Additionally, a gay version of the so-called Bradley effect--when polls indicate popular support that seems to evaporate on election day--seems to come into play with anti-gay-family amendments of this sort. Polls showing that public opposition has outstripped support for amendments aimed at barring marriage equality have failed to predict the eventual outcome, in which such anti-family amendments passed, sometimes by wide margins.
The case in Calif. is unique, however, in that Proposition 8 targets existing rights. As the Post article points out, analysts note that voters in that state have historically been reluctant to approve measures that would change the Calif. constitution, strike down existing laws, or limit individual liberties.
A similar push to put a ballot initiative before voters in Massachusetts, which in 2004 was the first state to make marriage equality legal, was defeated by the state legislature last year.
Those four years of marriage equality in Mass., and the four and a half months that Calif. voters have had to see that marriage equality has not brought civilization crashing down, despite the dire predictions of marriage equality foes, are counted among the factors contributing to the seemingly soft support for the anti-equality measure.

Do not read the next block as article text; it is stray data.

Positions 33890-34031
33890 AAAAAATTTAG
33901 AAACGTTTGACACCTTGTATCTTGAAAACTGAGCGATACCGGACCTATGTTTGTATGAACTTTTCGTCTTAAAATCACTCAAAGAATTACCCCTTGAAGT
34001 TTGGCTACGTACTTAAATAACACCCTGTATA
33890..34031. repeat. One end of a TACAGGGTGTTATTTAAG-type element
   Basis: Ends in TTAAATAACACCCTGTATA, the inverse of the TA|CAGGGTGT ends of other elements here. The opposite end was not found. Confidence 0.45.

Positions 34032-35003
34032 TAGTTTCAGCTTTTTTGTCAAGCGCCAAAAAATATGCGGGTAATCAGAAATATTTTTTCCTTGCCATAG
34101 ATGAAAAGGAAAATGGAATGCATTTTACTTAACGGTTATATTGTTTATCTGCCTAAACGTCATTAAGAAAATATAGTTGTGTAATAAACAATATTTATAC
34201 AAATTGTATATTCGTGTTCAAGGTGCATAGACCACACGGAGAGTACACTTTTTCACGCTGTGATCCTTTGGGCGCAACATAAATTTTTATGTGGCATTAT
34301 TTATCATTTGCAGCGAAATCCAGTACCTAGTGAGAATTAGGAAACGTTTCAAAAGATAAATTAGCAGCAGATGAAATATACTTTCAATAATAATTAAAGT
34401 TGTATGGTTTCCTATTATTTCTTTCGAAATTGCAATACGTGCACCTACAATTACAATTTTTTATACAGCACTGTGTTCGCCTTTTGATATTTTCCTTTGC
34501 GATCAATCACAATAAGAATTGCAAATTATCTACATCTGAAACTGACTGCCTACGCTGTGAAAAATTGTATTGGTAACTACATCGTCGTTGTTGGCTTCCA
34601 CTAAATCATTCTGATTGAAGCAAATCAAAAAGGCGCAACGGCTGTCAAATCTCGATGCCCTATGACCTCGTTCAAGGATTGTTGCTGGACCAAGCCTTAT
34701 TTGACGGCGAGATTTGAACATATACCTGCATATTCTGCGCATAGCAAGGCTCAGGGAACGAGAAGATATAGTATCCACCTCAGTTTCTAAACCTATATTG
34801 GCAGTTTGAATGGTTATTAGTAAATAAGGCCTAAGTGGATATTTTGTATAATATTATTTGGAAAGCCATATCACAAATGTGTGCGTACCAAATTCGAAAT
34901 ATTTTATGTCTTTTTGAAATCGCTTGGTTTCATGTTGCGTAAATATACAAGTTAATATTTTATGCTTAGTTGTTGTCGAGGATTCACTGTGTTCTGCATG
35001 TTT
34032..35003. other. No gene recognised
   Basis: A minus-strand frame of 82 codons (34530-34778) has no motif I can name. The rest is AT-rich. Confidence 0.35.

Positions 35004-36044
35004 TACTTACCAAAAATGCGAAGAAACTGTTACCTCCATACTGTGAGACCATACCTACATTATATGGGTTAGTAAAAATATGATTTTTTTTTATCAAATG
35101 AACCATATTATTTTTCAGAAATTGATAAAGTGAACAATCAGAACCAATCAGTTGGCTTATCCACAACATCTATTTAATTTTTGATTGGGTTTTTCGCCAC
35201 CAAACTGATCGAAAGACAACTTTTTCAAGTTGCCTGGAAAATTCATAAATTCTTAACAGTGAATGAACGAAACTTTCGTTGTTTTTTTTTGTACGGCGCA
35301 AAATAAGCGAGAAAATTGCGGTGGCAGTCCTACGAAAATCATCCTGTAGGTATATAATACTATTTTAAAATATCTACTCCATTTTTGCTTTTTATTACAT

An exchange between Ellen Degeneres and Jay Leno on the Tonight Show also serves to put the big-money push against marriage into a wider context. Said Degeneres of the $18 million that has flowed into the marriage opponents' war chest, "I look at the people who are losing their homes and they're foreclosing--and people in Texas who have lost homes... There are so many people that need money right now--and if you're raising millions of dollars--give it to those people, please because you don't need to promote hate."
Leno agreed with Degeneres that the battle over the individual rights of couples wishing to marry did not warrant such a large-scale battle. The Tonight Show host also noted that four years of marriage equality in Mass. had not brought the sky down.
Those wider political considerations may be part of the reason why younger voters are against the measure; moreover, the Obama candidacy has energized those voters, and promises to bring more of them into the polls on election day than in previous elections, the Post article said, quoting the Jesse M. Unruh Institute of Politics at the University of Southern California's director, Dan Schnur.
Said Schnur, "It's become clear that younger voters have lined up overwhelmingly against it at this point."
Added Schnur, "Even though Obama himself does not support same-sex marriage, his campaign's voter mobilization efforts could end up playing an important part in the outcome of the initiative."
Schubert, however, suggested that young voters might well turn out to be a force for the amendment rather than against it once they get to the voting booths.
Indeed, as the Post article observed, religious groups have targeted the young faithful as a source of votes in support of the ballot initiative.
The article quoted San Diego pastor Miles McPherson of the Rock Church, who suggested that the media has imparted the idea of gay and lesbian equality to younger people.
Said McPherson, "That's all they know. They see it on TV. They see in the movies. Teenagers today, they see nothing wrong with it."